As a technologist, I spend a lot of time with my ear on the ground for the latest happenings around the EdTech Industry.
One of the trends I’ve seen in 2021, is the use of Machine Learning being implemented in EdTech tools and teaching practices.
This is an interesting development because, by definition, machine learning uses artificial intelligence to improve upon itself. When utilized by educators in the classroom, it opens up a number of opportunities for schools to optimize their curriculum and teaching strategy with detailed insights.
In this article, I’ve identified six interesting developments and challenges from my research that may help to guide educators through 2021.
1. Predict when students will struggle with a type of concept
2. Which technique works best for a student
The term personalized learning has been around now for over 10 years but we are finally going to see this implemented this year.
To help us get there, Machine Learning is using various information points to identify a student’s learning style, as you can see in the diagram below.
A large task for educators will be to consider tagging individual learning modules. This will allow algorithms to better understand what modules worked better for which student using relationships between the tags.
[/kc_column_text][crum_single_image image_size=”full” align=”aligncenter” _id=”391279″ image_source=”media_library” image=”13617″ caption=”Learning styles being identified by student behavior”][kc_column_text _id=”734700″]
3. Teachers building their own learning models
[/kc_column_text][crum_single_image image_size=”full” align=”aligncenter” _id=”253930″ image_source=”media_library” image=”13579″ caption=”Teachable Machine is a great project that can be the start of how each of us will train our own Machines”][kc_column_text _id=”402340″]
4. Automated testing of curriculum
Curriculum designers are often looking to run test groups to improve their curriculum designs. With the aid of Machine Learning, data can be used to enhance areas such as curriculum flow. Does your lesson have the right amount of reinforcement? The system can even recommend quizzes where student engagement could increase.
A method commonly used by many EdTech organizations is the A/B test, which samples the curriculum with two groups and measures the effectiveness.
With Machine Learning and the added benefit of digital learning, we will also be able to measure student impact on assessment, engagement rates, the effectiveness of reinforcement techniques, and more.
In addition, the speed at which Machine Learning can analyze data is far greater than what we can achieve without its help. This will be a great step in the direction of truly personalized learning.
[/kc_column_text][crum_single_image image_size=”full” align=”aligncenter” _id=”361520″ image_source=”media_library” image=”13620″ caption=”Machine Learning can easily conduct A/B testing used to determine a winning solution”][kc_column_text _id=”92973″]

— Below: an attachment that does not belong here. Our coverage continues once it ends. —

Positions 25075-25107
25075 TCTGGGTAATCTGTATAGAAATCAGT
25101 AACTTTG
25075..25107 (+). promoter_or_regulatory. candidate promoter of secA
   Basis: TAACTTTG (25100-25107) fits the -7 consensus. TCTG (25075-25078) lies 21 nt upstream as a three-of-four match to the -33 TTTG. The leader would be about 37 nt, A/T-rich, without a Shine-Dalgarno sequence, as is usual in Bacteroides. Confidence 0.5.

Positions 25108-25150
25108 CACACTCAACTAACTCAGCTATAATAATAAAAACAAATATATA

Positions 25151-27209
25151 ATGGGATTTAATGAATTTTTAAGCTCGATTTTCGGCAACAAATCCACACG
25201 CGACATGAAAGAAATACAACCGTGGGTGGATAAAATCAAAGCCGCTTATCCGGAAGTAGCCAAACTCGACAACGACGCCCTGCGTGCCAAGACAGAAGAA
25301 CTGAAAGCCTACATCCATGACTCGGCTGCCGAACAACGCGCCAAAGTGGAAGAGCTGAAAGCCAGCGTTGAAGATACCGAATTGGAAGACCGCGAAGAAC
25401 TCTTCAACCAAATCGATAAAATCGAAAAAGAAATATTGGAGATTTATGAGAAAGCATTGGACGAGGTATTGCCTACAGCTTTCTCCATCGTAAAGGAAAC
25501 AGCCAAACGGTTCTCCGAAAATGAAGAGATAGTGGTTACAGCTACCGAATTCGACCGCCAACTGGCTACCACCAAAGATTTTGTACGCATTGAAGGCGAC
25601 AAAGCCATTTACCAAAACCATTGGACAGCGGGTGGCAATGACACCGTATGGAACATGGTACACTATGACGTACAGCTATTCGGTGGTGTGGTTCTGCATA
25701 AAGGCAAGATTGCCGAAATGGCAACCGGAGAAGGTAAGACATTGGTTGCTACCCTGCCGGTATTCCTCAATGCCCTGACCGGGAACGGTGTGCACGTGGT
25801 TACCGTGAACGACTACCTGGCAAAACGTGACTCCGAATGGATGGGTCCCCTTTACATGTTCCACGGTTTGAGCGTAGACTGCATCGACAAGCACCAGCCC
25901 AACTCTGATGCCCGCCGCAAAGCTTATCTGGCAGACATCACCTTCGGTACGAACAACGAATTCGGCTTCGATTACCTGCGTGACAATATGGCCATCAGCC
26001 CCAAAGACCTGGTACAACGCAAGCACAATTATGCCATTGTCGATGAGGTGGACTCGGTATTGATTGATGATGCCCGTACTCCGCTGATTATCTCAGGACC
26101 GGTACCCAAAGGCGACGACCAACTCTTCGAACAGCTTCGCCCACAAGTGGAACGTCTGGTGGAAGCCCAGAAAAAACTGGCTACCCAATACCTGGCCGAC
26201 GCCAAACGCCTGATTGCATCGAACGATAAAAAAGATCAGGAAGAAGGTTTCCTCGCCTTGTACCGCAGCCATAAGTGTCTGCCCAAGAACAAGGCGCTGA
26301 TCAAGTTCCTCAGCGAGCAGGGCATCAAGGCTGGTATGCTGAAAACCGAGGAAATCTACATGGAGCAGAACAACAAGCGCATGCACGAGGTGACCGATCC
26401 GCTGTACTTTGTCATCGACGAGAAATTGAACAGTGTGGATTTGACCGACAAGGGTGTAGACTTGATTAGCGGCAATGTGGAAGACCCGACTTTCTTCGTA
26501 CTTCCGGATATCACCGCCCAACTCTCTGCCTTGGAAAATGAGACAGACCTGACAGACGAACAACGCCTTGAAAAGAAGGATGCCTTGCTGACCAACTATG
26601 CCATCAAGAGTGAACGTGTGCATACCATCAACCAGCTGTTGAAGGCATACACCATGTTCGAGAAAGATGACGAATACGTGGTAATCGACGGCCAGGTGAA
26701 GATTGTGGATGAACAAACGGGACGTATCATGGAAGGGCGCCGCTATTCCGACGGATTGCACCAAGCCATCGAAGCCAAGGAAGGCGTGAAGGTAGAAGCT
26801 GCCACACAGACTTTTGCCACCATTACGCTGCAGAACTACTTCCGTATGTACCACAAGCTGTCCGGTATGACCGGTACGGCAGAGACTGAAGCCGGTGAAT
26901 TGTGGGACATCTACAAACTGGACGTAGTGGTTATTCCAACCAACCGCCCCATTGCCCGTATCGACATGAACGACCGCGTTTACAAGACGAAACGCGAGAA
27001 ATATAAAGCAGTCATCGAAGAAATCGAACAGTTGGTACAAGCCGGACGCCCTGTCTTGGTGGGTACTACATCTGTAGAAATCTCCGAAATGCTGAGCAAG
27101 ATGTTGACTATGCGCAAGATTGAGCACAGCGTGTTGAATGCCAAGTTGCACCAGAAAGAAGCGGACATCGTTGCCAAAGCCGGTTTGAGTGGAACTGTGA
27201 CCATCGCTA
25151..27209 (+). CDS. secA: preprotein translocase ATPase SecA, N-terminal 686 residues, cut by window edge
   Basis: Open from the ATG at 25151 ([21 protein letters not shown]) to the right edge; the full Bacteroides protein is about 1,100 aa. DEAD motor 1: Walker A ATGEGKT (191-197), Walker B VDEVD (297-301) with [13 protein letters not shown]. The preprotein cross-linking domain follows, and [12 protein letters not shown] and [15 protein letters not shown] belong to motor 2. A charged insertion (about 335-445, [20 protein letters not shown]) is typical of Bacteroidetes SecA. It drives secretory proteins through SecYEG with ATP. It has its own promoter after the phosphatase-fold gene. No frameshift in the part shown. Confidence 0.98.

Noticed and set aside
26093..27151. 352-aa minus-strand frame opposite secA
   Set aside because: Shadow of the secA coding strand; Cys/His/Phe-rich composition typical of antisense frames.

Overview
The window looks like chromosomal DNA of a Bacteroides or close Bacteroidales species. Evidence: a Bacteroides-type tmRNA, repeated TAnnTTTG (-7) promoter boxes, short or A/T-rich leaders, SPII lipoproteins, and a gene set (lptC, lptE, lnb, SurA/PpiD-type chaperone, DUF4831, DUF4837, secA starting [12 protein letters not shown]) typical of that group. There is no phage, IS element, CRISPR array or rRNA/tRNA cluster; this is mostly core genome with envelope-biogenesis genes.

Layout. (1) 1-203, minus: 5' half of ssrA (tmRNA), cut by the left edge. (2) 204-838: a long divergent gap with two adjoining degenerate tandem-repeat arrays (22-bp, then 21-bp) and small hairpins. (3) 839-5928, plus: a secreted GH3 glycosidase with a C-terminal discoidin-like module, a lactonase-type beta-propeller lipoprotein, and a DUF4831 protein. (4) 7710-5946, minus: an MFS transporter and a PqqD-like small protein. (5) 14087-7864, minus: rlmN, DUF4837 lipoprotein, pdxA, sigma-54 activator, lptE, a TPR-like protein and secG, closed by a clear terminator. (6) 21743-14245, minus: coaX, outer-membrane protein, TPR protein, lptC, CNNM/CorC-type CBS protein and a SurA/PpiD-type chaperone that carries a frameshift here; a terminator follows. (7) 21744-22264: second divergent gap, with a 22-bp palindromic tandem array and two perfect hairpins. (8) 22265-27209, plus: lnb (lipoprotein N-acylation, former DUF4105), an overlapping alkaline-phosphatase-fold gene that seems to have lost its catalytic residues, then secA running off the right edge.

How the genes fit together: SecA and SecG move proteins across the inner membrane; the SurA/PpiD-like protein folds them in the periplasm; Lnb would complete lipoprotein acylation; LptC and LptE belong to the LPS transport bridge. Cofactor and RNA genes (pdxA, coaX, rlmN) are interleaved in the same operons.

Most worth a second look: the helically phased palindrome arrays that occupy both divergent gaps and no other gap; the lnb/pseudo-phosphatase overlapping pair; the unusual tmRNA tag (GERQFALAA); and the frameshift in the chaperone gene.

“We help thousands of teachers at BSD Education with our ready-made digital curriculum and projects” – Nickey Khemchandani
5. Body language detection and Audio analysis on video calls for behavioural health
Remote learning is now common practice. Teachers are facing the difficult task of identifying engagement or interest via the student body language on a video call.
It was not uncommon to hear the sound of disengagement or stress in student voices when teaching online. One of the areas Machine Learning was able to step in and help was to highlight “stress” indicators in students’ voices in a lesson.
Years ago, I read an amazing research paper by Ishan Behoora and Conrad Tucker from Carnegie Mellon University [https://bit.ly/3npEB1S] explaining how Machine Learning can classify the emotional state of designers in real-time. This got me keeping tabs on this space for how it can be utilized in Education.
As video calls become a norm in education, expect to see real-time detection of student engagement and attention tracking coming soon.
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The following is from a sample class we conducted with a technology partner. The voice of a pre-teen [below 13] was analyzed to identify stress levels. (Voices of pre-teens are easier to analyze since often their voice patterns sound similar and there are fewer similarities to an adult voice).
[/kc_column_text][crum_single_image image_size=”full” align=”aligncenter” _id=”618870″ image_source=”media_library” image=”13621″ caption=”Zoom already allows hosts to identify participants that are not actively on the zoom tab or session “][kc_column_text _id=”812158”]
6. Assisted grading of non-binary assessments
We have all seen multiple-choice questions being graded using machines. They work great and have been an incredible help for teachers.
With Machine Learning tools used in popular plugins such as Grammarly or the Hemingway Editor, it was only a matter of time before essay writing was also supported.
Research papers are already sharing promising developments and improvements in this space with the inclusion of Machine Learning.
[/kc_column_text][crum_single_image image_size=”full” align=”aligncenter” _id=”152890″ image_source=”media_library” image=”13587″ caption=”The Hemingway Editor is one of my favourite tools when creating a curriculum. http://www.hemingwayapp.com/”][kc_column_text _id=”417369″]
“Machine Learning tools need to be accessible by students as well. These tools can help students solve problems while they are encountering them. This is one of the goals technology aims to serve in Education.”
– Nickey Khemchandani
At BSD Education, supporting educators/teachers is at the core of who and what we stand for.
With so much to look forward to as technology develops in education, it will be critical for the education community to support teachers throughout these transitions.
We are excited to hear how more schools incorporate machine learning in 2021.